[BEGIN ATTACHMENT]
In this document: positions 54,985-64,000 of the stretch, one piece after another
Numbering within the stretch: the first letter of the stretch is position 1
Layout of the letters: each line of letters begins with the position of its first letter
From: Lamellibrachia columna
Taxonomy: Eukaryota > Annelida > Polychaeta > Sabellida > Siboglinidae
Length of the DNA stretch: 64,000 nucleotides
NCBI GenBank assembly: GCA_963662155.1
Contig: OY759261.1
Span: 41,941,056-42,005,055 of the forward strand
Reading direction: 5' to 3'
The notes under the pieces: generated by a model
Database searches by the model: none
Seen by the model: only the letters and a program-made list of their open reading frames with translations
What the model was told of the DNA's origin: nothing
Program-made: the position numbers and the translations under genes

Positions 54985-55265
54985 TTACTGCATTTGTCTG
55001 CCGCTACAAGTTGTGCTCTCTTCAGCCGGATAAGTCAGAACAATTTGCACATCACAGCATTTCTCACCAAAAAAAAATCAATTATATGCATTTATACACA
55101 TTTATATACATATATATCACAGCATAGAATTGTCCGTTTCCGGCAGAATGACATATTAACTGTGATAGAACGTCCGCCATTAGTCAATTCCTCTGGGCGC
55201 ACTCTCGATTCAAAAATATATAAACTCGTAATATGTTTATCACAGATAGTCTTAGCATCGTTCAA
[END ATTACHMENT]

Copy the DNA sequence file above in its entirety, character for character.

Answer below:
In this document: positions 54,985-64,000 of the stretch, one piece after another
Numbering within the stretch: the first letter of the stretch is position 1
Layout of the letters: each line of letters begins with the position of its first letter
From: Lamellibrachia columna
Taxonomy: Eukaryota > Annelida > Polychaeta > Sabellida > Siboglinidae
Length of the DNA stretch: 64,000 nucleotides
NCBI GenBank assembly: GCA_963662155.1
Contig: OY759261.1
Span: 41,941,056-42,005,055 of the forward strand
Reading direction: 5' to 3'
The notes under the pieces: generated by a model
Database searches by the model: none
Seen by the model: only the letters and a program-made list of their open reading frames with translations
What the model was told of the DNA's origin: nothing
Program-made: the position numbers and the translations under genes

Positions 54985-55265
54985 TTACTGCATTTGTCTG
55001 CCGCTACAAGTTGTGCTCTCTTCAGCCGGATAAGTCAGAACAATTTGCACATCACAGCATTTCTCACCAAAAAAAAATCAATTATATGCATTTATACACA
55101 TTTATATACATATATATCACAGCATAGAATTGTCCGTTTCCGGCAGAATGACATATTAACTGTGATAGAACGTCCGCCATTAGTCAATTCCTCTGGGCGC
55201 ACTCTCGATTCAAAAATATATAAACTCGTAATATGTTTATCACAGATAGTCTTAGCATCGTTCAA